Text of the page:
Grand Illusion [La grande illusion] (1937)

Jean Renoir's La grande illusion is a wonderful film, filled with characters and events and images that stay with the viewer long after the end of the last reel. The story of Lieutenant Marechal and his comrades-in-arms who are captured by the Germans during World War I, this is one of the most moving and profound films ever about war, and, ironically, at the same time one of the least "warlike."

When so many elements which add to a film come together as they do in La grande illusion, it is hard to single out a decisive feature which makes it great. Instead, we can imagine the production of the film as a process in which the various elements intersected and built upon each other, with the actors influencing the script, the script providing a sturdy framework for the actors, the director influencing the actors as they influenced him, the costumes and sets inspiring new ideas for the director and actors, and on and on. It is easy to imagine this because La grande illusion is so smooth and fluid and sure-footed.

Nevertheless, there is no denying that this is Jean Renoir's film. Written and directed by Renoir, and loosely based upon his experiences in World War I, La grande illusion achieves a rare unity of purpose and drama that is subtle yet overpowering. The most apt metaphor for the film is perhaps a minuet, with graceful, deft motions, but real power when performed with real emotion.

The camera work in the film is expert. We are constantly in motion, however slight, except for a few key moments when the motionlessness really jumps out to underscore an emotion, as when de Boeldieu is framed in the spotlight before he continues on and is shot, or when the young soldier comes out in drag, or when Rosenthal is sitting on a rock after Marechal has left him to fend for himself (momentarily). Renoir also frames shots brilliantly, showing us a result and then moving back to show us the causes of the action, as when the young soldier comes out in drag. Renoir then moves back to the other side of the room and shows us each soldier's individual reaction in the silence that swallows the scene, finally moving back to the soldier himself, unaware of the powerful reaction he has caused. In Renoir's hands, this becomes not a cliche, but a moving, if slightly unsettling, revelation.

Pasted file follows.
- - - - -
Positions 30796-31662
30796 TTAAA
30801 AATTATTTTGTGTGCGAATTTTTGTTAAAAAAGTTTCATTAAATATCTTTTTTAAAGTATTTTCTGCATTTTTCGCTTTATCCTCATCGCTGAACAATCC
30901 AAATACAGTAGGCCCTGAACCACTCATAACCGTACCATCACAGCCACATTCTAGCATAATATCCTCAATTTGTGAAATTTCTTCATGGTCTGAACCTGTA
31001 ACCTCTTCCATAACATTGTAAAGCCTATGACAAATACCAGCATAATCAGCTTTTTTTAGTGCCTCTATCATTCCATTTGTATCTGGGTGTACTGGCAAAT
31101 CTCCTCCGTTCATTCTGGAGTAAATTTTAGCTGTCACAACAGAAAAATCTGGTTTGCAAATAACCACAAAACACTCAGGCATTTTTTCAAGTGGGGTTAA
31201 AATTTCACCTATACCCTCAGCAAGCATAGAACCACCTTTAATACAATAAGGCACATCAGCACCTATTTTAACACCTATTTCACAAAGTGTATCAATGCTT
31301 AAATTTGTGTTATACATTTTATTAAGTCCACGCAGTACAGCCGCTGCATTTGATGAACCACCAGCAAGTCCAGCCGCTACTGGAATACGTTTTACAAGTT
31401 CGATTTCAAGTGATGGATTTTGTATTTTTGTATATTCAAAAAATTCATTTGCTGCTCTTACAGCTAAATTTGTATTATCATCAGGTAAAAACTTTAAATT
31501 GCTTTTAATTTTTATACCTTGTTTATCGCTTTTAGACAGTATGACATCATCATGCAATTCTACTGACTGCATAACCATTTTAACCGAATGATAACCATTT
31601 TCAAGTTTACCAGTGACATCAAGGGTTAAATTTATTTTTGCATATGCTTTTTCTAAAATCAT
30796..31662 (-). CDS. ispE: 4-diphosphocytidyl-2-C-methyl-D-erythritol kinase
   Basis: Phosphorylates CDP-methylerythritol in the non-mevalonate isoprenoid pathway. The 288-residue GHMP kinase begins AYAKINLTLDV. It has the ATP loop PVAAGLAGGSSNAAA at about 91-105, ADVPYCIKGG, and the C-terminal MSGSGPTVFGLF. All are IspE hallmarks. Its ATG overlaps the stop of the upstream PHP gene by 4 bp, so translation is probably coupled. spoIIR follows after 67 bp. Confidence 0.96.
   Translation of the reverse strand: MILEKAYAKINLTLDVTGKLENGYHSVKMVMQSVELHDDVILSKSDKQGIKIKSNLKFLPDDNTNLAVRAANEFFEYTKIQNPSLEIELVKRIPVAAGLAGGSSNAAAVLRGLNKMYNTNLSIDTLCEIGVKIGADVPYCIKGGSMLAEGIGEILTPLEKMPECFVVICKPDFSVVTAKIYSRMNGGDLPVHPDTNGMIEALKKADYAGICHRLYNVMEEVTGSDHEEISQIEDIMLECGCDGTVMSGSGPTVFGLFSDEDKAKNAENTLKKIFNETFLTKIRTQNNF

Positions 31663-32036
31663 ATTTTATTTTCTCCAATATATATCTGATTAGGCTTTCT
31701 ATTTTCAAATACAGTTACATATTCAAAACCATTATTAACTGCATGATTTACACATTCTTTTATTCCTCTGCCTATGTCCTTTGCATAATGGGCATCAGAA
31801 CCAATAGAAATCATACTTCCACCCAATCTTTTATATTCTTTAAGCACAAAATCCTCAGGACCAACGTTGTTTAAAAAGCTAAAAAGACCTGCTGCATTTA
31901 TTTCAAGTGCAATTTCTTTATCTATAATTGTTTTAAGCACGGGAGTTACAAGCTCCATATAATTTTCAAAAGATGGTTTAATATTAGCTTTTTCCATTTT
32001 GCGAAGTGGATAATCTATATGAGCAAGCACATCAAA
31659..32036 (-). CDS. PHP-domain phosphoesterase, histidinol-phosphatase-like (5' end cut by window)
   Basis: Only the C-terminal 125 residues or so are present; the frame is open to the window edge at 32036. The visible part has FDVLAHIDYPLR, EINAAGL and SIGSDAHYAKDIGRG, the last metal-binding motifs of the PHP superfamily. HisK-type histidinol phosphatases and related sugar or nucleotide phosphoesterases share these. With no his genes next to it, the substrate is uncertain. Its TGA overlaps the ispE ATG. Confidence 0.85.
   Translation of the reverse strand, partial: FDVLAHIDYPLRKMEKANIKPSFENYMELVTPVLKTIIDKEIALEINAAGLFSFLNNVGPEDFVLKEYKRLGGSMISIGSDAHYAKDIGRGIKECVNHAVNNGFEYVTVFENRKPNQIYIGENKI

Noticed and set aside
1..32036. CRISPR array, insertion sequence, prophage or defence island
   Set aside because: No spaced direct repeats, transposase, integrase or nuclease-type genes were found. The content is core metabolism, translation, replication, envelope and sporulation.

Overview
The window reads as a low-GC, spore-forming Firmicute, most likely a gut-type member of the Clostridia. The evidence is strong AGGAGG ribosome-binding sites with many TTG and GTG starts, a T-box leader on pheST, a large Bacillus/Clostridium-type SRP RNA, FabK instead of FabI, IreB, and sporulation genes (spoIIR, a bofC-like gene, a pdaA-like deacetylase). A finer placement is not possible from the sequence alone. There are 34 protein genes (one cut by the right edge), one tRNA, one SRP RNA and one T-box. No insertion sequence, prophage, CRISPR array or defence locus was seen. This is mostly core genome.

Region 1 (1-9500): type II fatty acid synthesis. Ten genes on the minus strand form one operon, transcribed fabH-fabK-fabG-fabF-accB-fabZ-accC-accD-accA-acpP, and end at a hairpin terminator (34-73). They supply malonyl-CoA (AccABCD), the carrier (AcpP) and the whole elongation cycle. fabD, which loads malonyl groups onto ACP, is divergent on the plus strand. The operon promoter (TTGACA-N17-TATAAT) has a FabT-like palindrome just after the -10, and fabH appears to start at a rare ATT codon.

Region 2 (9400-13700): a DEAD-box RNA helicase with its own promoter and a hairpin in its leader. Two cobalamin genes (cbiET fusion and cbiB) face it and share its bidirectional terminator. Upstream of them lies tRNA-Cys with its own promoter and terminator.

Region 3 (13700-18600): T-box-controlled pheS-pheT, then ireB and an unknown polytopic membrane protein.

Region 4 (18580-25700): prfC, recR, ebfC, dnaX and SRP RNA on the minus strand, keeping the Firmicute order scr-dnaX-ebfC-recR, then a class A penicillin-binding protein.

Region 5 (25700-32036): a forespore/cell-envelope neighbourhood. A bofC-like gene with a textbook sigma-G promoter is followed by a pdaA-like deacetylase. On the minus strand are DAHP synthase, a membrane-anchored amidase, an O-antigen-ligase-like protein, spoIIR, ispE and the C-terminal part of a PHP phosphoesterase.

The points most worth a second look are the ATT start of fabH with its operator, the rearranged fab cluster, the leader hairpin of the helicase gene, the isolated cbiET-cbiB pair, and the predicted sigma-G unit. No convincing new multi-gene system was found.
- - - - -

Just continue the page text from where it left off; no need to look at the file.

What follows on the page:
La grande illusion is acted with grace and skill and a reassuring competence. "Competence" is not meant to be even slightly disparaging, but rather one of the highest compliments. There are no moments when we see the actors acting. There are no hilarious cameos or self-conscious "star turns." Rather, the acting stays below the surface of the film, a servant of the characters and the plot. Especially expert are Jean Gabin as Lieutenant Marechal, Pierre Fresnay as Captain de Boeldieu, Marcel Dalio as Rosenthal, and Julien Carette as the actor. Erich Von Stroheim is quite effective as Captain von Rauffenstein.

The real power of La grande illusion is in its relationships. In a subtle condemnation of war, Renoir asserts the primacy of the individual, one-on-one relationship over anything that can be achieved in artificially created or sustained groups which may rest on little more than a temporary common situation or a national origin. Von Rauffenstein is cordial to the two officers he has just had shot down, inviting them to lunch and conversing with them amicably, based upon their affinity as soldiers, whatever the side they are on. However, this is a rather superficial relationship, as evidenced by the fact that he has just had them shot down and is about to send them to a prison camp. But when von Rauffenstein is forced to shoot de Boeldieu by his own conception of duty and honor and later holds vigil at his deathbed, we see that there has been a real exchange of emotion and friendship between the two men. The soldiers in the camp have a certain camaraderie, but it is largely a surface heartiness toward their fellow countrymen and prisoners than anything real, even between Marechal and de Boeldieu. Later however, what passes between Marechal and de Boeldieu and Marechal and Rosenthal has become real when developed one-on-one. Finally, Marechal and Elsa, the Frenchman and the German widowed by the French, overcome language and fear to fall in love.

If there is a theme beyond the rich narrative of La grande illusion, it is that the boundaries and divisions between people that are created by outside forces matter little, even in a world at war.


Links for Grand Illusion (La grande illusion)

Internet Movie Database Entry

Roger Ebert Review

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